Volume 15, Issue 18 p. 3969-3978
Article

Distinct Spatial Relationship of the Interleukin-9 Receptor with Interleukin-2 Receptor and Major Histocompatibility Complex Glycoproteins in Human T Lymphoma Cells

Enikő Nizsalóczki

Enikő Nizsalóczki

Department of Biophysics and Cell Biology, Research Center for Molecular Medicine, University of Debrecen, P.O.B. 39., 4012, Debrecen (Hungary)

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István Csomós

István Csomós

Department of Biophysics and Cell Biology, Research Center for Molecular Medicine, University of Debrecen, P.O.B. 39., 4012, Debrecen (Hungary)

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Dr. Péter Nagy

Dr. Péter Nagy

Department of Biophysics and Cell Biology, Research Center for Molecular Medicine, University of Debrecen, P.O.B. 39., 4012, Debrecen (Hungary)

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Dr. Zsolt Fazekas

Dr. Zsolt Fazekas

Department of Biophysics and Cell Biology, Research Center for Molecular Medicine, University of Debrecen, P.O.B. 39., 4012, Debrecen (Hungary)

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Dr. Carolyn K. Goldman

Dr. Carolyn K. Goldman

Metabolism Branch, Center for Cancer Research, National Cancer Institute, National Institutes of Health, Bethesda, MD 20892 (USA)

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Dr. Thomas A. Waldmann

Dr. Thomas A. Waldmann

Metabolism Branch, Center for Cancer Research, National Cancer Institute, National Institutes of Health, Bethesda, MD 20892 (USA)

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Dr. Sándor Damjanovich

Dr. Sándor Damjanovich

Department of Biophysics and Cell Biology, Research Center for Molecular Medicine, University of Debrecen, P.O.B. 39., 4012, Debrecen (Hungary)

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Dr. György Vámosi

Dr. György Vámosi

Department of Biophysics and Cell Biology, Research Center for Molecular Medicine, University of Debrecen, P.O.B. 39., 4012, Debrecen (Hungary)

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Dr. László Mátyus

Corresponding Author

Dr. László Mátyus

Department of Biophysics and Cell Biology, Research Center for Molecular Medicine, University of Debrecen, P.O.B. 39., 4012, Debrecen (Hungary)

Department of Biophysics and Cell Biology, Research Center for Molecular Medicine, University of Debrecen, P.O.B. 39., 4012, Debrecen (Hungary)Search for more papers by this author
Dr. Andrea Bodnár

Dr. Andrea Bodnár

Department of Biophysics and Cell Biology, Research Center for Molecular Medicine, University of Debrecen, P.O.B. 39., 4012, Debrecen (Hungary)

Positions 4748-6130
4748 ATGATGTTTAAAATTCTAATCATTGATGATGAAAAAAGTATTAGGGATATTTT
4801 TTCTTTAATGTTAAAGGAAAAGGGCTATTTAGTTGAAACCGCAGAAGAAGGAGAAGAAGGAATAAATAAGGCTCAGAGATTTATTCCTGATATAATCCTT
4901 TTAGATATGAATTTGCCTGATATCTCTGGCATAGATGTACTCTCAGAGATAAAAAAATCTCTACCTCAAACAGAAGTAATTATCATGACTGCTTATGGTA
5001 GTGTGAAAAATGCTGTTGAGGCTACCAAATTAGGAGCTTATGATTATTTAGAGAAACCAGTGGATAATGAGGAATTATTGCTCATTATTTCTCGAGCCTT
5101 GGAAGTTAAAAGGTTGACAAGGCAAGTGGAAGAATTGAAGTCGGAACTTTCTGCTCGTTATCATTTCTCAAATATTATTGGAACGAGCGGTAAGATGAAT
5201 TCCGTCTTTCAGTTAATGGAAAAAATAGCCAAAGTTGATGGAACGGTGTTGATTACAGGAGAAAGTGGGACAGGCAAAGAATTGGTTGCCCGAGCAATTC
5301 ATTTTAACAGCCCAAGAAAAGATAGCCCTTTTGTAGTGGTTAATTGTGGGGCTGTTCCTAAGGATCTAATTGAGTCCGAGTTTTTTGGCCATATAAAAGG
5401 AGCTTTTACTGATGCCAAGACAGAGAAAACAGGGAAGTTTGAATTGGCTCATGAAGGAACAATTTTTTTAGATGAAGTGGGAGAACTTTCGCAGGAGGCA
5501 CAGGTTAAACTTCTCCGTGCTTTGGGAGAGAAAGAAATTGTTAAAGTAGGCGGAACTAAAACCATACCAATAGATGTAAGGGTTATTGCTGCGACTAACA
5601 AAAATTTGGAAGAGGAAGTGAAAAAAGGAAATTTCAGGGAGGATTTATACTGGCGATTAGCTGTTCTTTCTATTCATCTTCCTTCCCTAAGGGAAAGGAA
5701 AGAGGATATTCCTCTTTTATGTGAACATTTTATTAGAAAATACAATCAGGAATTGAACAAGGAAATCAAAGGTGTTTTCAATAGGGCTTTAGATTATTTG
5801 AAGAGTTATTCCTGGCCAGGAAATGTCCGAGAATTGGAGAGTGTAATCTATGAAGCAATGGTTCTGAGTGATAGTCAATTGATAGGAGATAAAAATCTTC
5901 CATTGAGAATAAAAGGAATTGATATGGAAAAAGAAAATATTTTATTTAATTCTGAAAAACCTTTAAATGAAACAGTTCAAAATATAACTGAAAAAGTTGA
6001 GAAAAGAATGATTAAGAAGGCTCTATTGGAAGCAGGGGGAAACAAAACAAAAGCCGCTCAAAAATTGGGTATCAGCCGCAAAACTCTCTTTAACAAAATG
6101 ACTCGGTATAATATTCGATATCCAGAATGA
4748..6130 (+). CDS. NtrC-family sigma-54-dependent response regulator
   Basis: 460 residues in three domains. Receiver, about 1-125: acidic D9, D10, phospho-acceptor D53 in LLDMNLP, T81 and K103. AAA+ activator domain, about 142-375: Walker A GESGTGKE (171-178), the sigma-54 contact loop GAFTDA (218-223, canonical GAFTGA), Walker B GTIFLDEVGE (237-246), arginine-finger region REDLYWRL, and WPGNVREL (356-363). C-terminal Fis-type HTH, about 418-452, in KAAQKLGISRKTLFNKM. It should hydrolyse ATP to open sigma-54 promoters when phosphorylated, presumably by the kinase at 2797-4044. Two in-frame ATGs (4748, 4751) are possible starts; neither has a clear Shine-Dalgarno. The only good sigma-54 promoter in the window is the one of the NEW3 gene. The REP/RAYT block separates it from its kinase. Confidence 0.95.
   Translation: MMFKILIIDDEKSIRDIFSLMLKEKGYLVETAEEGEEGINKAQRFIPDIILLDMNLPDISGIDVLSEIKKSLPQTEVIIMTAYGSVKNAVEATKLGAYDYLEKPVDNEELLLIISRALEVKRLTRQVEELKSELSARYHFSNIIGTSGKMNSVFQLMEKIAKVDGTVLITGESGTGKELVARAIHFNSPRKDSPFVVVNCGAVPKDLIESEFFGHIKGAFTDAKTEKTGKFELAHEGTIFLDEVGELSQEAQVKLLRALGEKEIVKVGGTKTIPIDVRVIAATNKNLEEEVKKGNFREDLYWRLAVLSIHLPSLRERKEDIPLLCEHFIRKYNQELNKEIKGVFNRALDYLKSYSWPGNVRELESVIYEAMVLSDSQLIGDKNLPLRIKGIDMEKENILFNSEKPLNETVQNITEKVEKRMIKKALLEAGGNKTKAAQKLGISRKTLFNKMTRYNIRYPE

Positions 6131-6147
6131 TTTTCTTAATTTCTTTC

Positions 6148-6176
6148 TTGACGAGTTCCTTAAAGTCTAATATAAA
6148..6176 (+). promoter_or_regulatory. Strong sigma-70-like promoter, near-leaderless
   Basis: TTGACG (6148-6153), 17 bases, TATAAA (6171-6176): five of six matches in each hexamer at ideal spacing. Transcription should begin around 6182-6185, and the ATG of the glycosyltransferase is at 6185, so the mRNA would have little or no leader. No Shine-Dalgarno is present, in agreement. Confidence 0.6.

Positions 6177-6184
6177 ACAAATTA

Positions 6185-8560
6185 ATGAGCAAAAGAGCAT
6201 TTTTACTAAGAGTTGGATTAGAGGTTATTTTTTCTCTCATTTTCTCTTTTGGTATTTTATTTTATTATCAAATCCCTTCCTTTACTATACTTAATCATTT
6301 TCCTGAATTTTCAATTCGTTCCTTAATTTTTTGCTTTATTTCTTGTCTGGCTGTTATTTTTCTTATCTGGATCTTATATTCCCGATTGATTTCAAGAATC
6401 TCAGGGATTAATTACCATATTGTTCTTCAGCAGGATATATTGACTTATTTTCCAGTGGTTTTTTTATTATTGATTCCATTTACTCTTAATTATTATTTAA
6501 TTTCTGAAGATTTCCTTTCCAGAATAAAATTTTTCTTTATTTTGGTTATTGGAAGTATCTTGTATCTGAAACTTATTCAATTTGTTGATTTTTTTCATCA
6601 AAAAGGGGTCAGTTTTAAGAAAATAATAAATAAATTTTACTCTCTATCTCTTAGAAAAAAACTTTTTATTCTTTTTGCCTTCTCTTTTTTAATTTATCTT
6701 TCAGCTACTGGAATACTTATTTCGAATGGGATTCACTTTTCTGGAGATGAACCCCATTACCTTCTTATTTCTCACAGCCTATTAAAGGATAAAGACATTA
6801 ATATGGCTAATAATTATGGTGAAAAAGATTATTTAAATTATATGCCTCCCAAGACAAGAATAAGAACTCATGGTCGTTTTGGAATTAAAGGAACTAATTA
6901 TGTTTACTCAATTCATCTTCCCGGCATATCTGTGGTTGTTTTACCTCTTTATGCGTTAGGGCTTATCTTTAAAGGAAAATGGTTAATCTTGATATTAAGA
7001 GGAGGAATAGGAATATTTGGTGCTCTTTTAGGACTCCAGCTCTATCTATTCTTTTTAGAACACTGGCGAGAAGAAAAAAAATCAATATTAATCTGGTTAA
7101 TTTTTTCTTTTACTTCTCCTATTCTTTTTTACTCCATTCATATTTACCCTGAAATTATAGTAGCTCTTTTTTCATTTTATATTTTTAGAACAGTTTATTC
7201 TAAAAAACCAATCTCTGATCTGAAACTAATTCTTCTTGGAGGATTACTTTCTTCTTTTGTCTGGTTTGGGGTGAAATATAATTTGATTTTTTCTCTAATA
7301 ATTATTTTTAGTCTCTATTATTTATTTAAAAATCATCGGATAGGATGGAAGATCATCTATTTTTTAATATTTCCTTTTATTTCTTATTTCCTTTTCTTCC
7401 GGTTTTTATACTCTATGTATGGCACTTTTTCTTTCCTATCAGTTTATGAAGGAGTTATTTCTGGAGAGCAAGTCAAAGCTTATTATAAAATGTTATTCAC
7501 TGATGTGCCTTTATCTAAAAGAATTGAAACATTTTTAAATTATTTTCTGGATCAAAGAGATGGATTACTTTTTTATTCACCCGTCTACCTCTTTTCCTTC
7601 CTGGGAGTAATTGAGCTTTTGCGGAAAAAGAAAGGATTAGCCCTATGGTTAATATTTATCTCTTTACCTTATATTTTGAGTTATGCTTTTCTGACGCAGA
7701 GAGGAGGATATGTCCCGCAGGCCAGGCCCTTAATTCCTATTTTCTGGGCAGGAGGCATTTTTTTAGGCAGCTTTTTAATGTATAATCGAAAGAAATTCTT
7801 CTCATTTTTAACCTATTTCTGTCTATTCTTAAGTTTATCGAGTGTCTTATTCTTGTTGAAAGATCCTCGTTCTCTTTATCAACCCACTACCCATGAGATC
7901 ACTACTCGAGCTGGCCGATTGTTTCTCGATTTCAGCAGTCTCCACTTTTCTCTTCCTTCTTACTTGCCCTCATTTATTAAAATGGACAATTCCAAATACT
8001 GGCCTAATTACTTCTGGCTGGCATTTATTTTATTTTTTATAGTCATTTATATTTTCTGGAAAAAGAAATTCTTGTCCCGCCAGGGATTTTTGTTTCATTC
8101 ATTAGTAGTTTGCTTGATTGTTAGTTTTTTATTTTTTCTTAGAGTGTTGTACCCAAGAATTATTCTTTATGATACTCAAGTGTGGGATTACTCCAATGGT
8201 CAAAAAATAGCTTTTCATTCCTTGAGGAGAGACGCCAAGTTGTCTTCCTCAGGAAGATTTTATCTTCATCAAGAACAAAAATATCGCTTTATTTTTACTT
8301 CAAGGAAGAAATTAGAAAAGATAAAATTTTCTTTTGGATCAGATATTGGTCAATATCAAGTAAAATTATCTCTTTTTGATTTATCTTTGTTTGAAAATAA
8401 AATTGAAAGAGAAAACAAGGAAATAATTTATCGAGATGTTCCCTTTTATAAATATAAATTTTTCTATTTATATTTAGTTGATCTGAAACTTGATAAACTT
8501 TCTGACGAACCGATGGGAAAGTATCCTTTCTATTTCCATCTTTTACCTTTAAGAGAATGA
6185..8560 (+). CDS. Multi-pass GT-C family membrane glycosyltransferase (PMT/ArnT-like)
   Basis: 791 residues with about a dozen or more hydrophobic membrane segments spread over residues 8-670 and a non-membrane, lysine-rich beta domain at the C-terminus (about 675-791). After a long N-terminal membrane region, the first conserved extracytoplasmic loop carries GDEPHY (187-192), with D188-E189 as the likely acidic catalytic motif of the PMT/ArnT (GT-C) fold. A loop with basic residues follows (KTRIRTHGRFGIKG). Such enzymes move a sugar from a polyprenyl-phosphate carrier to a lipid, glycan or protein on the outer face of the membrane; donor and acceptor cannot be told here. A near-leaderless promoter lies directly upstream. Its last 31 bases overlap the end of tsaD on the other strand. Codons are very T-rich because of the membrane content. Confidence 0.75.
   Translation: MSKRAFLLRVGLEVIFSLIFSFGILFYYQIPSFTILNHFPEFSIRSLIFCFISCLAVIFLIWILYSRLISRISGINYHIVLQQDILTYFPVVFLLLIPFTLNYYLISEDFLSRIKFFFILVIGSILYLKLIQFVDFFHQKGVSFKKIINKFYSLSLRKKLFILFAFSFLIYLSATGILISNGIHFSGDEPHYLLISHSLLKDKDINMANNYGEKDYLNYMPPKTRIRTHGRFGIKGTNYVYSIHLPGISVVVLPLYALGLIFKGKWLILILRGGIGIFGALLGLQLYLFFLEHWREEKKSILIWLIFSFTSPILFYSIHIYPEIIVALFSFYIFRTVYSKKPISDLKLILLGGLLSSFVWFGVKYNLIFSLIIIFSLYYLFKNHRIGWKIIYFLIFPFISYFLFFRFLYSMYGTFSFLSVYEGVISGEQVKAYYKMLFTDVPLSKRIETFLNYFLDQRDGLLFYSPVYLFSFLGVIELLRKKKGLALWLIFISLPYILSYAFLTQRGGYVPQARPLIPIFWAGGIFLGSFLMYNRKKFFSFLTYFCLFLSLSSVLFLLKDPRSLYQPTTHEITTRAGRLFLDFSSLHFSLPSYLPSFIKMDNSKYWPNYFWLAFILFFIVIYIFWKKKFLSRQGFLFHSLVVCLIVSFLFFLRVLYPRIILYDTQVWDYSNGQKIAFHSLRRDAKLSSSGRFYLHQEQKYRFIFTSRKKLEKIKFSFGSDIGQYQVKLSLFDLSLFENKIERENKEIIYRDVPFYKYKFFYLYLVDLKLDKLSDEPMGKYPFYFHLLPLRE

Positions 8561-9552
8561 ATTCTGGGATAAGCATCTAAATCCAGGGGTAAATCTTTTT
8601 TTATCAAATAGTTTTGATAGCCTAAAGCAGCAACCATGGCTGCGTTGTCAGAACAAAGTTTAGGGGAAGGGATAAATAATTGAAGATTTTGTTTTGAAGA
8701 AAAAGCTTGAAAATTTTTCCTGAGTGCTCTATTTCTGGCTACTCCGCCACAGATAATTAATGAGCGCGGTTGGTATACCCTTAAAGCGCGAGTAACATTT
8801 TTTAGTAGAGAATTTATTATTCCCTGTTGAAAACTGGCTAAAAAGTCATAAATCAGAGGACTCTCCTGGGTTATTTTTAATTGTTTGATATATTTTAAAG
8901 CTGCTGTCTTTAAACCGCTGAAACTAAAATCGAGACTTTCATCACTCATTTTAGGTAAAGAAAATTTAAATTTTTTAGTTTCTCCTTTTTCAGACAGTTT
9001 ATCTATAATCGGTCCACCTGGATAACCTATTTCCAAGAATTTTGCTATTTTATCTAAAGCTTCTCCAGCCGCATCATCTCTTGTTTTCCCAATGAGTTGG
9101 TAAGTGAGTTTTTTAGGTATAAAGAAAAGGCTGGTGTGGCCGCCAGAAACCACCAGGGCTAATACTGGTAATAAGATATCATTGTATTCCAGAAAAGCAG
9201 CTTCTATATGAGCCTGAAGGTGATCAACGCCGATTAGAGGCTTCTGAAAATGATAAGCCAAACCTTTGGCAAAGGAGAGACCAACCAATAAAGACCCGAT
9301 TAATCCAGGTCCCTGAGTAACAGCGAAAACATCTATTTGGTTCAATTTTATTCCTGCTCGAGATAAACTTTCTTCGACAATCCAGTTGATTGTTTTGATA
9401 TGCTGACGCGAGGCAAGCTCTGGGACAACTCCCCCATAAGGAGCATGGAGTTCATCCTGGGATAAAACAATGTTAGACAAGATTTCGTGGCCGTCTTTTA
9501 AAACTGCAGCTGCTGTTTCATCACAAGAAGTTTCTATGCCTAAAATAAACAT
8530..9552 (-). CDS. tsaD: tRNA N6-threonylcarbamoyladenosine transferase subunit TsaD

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First published: 08 October 2014
Citations: 10

Graphical Abstract

To be or not to be together: Confocal microscopy coexpression and fluorescence resonance energy transfer data show nonrandom colocalization of the interleukin-9 receptor (IL-9R) with IL-2R and major histocompatibility complex (MHC) molecules in human T cells. IL-9Rα can also be detected in membrane areas spatially segregated from the aforesaid molecules. The bipartite nature of IL-9R localization is mirrored in its signaling capacity.

Abstract

The interleukin-9 receptor (IL-9R) consists of an α subunit and a γc chain that are shared with other cytokine receptors, including interleukin-2 receptor (IL-2R), an important regulator of T cells. We previously showed that IL-2R is expressed in common clusters with major histocompatibility complex (MHC) glycoproteins in lipid rafts of human T lymphoma cells, which raised the question about what the relationship between clusters of IL-2R/MHC and IL-9R is. Confocal microscopy colocalization and fluorescence resonance energy transfer experiments capable of detecting membrane protein organization at different size scales revealed nonrandom association of IL-9R with IL-2R/MHC clusters at the surface of human T lymphoma cells. Accommodation of IL-9Rα in membrane areas segregated from the IL-2R/MHC domains was also detected. The bipartite nature of IL-9R distribution was mirrored by signal transducer and activator of transcription (STAT) activation results. Our data indicate that co-compartmentalization with MHC glycoproteins is a general property of γc receptors. Distribution of receptor chains between different membrane domains may regulate their function.